How to avoid chemicals in your food without spending a fortune

Last year I wrote a blog post about my experience of comparing the flavour of organic vs conventionally farmed vegetables. It generated some great discussion in the comments and a few people made reference to the ‘dirty dozen’.

At the time I wasn’t really sure what they were talking about. Then recently the ‘dirty dozen’ crossed my path again in Nina Planck’s book Real Food.

So what is this mysterious ‘dirty dozen’?

It’s a list of fruit and veg with the highest levels of pesticides put together by the Environmental Working Group. Planck also included the ‘cleanest 12′ from the same source.

It’s an interesting concept.

Basically if you can’t afford to buy organic produce all the time, you can minimise your exposure to pesticides without spending a fortune. Just avoid conventionally farmed produce from the ‘dirty dozen’ list and instead choose conventional produce from the ‘clean’ list.

The Clean 15

(lowest in pesticides)


Sweet corn (frozen)




Sweet Peas





Cantaloupe (Rockmelon)

Sweet Potato




The Dirty Dozen Plus

(buy these organic)



Capsicum (bell pepper)










+ green beans

+ kale / collard greens

source: Environmental Working Group (EWG)

Why I have included a recipe for broccoli?

If you spotted that broccoli isn’t on either list, well done!

Here’s the thing, when I was planning this post, I referred to the list in Planck’s book published in 2009. Which did include broccoli in the ‘cleanest 12′.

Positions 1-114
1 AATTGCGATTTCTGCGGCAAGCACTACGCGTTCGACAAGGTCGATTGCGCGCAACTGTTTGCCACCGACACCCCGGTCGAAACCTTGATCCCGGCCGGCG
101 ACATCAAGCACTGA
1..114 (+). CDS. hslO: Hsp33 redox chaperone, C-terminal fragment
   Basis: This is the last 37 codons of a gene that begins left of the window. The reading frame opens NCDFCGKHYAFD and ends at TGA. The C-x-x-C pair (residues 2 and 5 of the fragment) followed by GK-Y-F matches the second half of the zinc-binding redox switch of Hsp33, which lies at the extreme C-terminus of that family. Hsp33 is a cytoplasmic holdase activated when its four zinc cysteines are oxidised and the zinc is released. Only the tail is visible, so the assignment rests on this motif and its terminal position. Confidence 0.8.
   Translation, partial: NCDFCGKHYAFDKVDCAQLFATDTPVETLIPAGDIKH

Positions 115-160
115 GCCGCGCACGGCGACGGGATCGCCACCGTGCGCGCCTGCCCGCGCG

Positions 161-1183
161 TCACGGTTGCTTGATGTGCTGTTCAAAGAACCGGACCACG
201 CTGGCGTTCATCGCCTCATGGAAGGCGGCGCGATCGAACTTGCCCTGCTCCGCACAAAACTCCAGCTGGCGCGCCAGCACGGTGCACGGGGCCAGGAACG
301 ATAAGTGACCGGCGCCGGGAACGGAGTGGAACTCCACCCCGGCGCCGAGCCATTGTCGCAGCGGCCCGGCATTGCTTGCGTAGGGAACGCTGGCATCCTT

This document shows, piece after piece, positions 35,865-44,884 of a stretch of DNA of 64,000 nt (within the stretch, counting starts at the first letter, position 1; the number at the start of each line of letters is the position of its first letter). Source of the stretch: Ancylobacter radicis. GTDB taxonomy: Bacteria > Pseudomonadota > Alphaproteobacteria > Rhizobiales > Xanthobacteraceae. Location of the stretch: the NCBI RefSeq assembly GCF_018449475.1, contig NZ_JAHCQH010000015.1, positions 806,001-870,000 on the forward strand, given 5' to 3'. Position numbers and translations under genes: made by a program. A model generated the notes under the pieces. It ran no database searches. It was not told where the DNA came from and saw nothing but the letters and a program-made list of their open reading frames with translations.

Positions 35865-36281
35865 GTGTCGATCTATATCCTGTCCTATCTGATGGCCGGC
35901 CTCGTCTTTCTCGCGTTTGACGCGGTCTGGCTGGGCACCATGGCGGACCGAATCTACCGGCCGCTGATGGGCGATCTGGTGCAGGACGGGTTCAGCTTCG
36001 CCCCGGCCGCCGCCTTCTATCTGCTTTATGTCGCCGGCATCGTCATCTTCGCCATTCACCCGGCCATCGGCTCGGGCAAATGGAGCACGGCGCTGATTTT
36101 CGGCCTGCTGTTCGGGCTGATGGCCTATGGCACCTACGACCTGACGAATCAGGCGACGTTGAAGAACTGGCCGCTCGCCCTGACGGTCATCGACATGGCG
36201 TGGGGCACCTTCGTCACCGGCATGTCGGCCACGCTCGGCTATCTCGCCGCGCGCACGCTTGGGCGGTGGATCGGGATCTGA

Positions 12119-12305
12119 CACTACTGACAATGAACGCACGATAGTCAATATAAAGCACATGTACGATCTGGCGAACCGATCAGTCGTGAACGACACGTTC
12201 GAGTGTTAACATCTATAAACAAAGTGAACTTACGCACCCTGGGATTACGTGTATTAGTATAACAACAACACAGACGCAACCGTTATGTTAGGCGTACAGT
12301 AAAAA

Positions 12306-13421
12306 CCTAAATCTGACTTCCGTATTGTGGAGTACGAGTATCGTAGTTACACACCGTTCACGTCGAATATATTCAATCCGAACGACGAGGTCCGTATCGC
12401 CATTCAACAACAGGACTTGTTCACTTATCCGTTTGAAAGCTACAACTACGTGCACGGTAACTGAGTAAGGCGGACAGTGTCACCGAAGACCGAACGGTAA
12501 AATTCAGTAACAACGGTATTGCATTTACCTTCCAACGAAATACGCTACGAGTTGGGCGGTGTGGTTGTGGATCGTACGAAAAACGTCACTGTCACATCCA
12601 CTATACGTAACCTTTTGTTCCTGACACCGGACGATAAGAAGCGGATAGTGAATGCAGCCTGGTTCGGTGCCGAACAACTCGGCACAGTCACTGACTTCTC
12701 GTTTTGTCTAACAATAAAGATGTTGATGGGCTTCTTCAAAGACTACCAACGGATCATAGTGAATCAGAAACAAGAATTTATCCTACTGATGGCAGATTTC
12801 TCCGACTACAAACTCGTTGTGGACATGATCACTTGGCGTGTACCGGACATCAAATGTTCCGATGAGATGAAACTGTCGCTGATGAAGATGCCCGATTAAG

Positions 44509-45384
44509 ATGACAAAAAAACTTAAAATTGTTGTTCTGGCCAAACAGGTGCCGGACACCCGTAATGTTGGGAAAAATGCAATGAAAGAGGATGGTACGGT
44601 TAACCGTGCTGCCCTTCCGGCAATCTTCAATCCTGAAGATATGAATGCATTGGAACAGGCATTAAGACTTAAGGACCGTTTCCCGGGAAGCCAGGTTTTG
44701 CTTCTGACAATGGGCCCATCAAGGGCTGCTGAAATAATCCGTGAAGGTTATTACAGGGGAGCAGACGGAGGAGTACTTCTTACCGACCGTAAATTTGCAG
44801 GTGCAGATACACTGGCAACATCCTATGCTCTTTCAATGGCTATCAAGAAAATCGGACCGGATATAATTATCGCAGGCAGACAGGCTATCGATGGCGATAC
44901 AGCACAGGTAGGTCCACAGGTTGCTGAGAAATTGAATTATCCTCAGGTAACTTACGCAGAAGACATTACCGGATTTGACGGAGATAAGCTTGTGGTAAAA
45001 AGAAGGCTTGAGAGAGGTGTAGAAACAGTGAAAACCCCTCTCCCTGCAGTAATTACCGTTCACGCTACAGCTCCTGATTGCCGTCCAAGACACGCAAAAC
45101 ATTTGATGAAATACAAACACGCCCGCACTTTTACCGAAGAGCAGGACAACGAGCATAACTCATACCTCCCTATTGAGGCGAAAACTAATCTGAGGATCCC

So what’s happened to broccoli? Has it gotten dirtier?

The answer is I don’t know.

Closer inspection of the EWG website shows that broccoli now comes in as the 25th cleanest. It could just be that there have been more fruit and veg tested which have pushed broccoli out of the top list. Or there may be new tests which are detecting pesticides in broccoli that weren’t previously detected. Or maybe broccoli farmers have gotten more heavy handed with the pesticides…Who knows…

The thing it does highlight is that this list certainly isn’t set in stone. But it’s an interesting place to start…

roast broccoli-3

roast broccoli with creamy feta
serves 2

I’ve been roasting cauliflower for ages but it wasn’t until a few weeks ago that I even thought to try roasting broccoli. I’m happy to report that the results were seriously good – with a lovely complex deep flavour – a whole world away from boring old boiled broccoli.

It does take a little longer, but you can easily do other things while the broccoli happily roasts away.

The other thing I love about this dish is slicing the broccoli. It gives more interesting textures than when the broccoli is chopped into florettes like usual.

2 heads broccoli
1 tablespoon rice vinegar
200g (7oz) feta
3 tablespoons natural yoghurt

1. Preheat your oven to 200C (400F).

2. Slice broccoli lengthwise into slices about 1cm (1/2in) thick. Drizzle with a little oil.

3. Roast for about 20 minutes or until the brocc is tender and browned on the edges. Drizzle with vinegar.

4. Meanwhile mash feta with the yoghurt and spread on the base of 2 plates. Top with cooked broccoli.

vegan / dairy-free – serve roast broccoli on a bed of hummus instead of the creamy feta.

more substantial – toss in a drained can of chickpeas with the broccoli.

hot! – serve drizzled with chilli oil or your favourite hot sauce.

carnivore – slice some chorizo and roast in with the broccoli.

cauliflower - replace broccoli with a large head of cauli.

video version of the recipe

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Looking for more tips for eating healthy on a budget?

Then you may be an ideal candidate for ‘Mastering the Art of Cooking on a Budget’. At the moment, the program is ‘Pay What You Can Afford‘ and all profits from the class go to two charities Oz Harvest (for Australian proceeds) and Feeding America (for $US proceeds).

To see if this class will be helpful for you go to:

With love
Jules x

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